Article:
If you've decorated a home or apartment, you've probably used IKEA. The Swedish home furnishings giant has 474 locations in 64 markets. IKEA pieces work in dorms and mansions. Many shoppers return for the low prices on well-designed pieces, though some say it strains relationships. Before your next visit, there are a few things you should know about the DIY furniture company. Read on for IKEA's shopping tips.
It's not news that all forms of marketing involve at least some form of manipulation. But while some companies use jingles to stay on the top of your mind or convince you that your life won't be complete without their products, IKEA employs a different type of tactic you've undoubtedly seen while shopping in their stores—likely without even realizing it.
The only thing more agonizing than struggling to put together a piece of IKEA furniture is getting near the end of a lengthy construction process and finding that you're missing one essential screw. But while you can't possibly count each piece before you leave the store, you can set yourself up for success by making one extra stop on your way out the door.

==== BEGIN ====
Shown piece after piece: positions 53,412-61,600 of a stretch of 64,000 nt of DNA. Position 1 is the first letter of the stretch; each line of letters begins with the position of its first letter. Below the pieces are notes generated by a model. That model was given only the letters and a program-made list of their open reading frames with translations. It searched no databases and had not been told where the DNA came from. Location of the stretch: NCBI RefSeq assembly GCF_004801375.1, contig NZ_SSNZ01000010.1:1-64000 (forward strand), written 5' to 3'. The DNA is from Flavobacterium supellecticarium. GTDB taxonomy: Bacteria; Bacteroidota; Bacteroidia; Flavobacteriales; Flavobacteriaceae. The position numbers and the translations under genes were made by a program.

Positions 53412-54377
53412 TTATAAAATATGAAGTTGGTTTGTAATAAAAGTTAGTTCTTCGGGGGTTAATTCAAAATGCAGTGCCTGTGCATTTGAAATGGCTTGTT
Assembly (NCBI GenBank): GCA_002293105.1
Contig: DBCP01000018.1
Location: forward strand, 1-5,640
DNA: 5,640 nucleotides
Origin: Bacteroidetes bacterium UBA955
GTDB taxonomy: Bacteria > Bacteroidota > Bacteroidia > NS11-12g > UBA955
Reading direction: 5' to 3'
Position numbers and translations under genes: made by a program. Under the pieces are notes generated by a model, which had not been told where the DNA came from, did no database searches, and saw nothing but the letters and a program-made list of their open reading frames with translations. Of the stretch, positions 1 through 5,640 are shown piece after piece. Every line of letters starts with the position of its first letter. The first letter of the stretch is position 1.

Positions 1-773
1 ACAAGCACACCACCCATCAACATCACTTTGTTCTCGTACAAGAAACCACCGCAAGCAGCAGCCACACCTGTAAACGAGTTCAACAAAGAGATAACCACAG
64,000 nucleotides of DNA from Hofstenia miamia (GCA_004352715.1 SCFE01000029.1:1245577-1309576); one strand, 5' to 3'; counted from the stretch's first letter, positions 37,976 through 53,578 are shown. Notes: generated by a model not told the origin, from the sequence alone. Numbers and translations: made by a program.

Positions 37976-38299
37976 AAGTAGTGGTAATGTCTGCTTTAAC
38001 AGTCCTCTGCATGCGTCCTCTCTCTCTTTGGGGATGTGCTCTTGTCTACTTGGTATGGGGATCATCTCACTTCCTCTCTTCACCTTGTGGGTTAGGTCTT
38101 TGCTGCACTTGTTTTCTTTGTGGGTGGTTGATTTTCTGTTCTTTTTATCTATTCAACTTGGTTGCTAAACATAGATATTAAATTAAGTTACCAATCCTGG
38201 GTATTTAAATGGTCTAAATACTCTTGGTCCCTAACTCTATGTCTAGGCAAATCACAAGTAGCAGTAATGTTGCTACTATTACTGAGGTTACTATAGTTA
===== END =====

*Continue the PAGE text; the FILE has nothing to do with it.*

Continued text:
"[The kitchen splashbacks] are the only products in the entire store that are custom made by a third party factory," IKEA employee throwawIKEAthrowaway explained in a Reddit AMA discussing the company's secrets. "Everything else is mass-produced, so the price difference can be quite big."
Some shoppers may be surprised to find out that you're not necessarily stuck with every IKEA product you manage to roll home. This can even be true for items you've started putting together, so long as it's within a specific timeframe. However, employees warn customers can't exchange some products once they've left the store.
IKEA furniture can have a way of making even the most skilled carpenters feel helpless with their occasionally complicated instructions. But no matter how adept you are at building furniture, employees warn there's likely one essential step you could be missing when you open up the boxes and start swinging your hammer.
Anyone who has spent hours perusing the seemingly endless showrooms at IKEA knows there are multiple versions of most furniture items available for purchase. But experts point out that it can be worth it to do a little research at home or use your phone in the store to make sure you're getting a top-of-the-line option.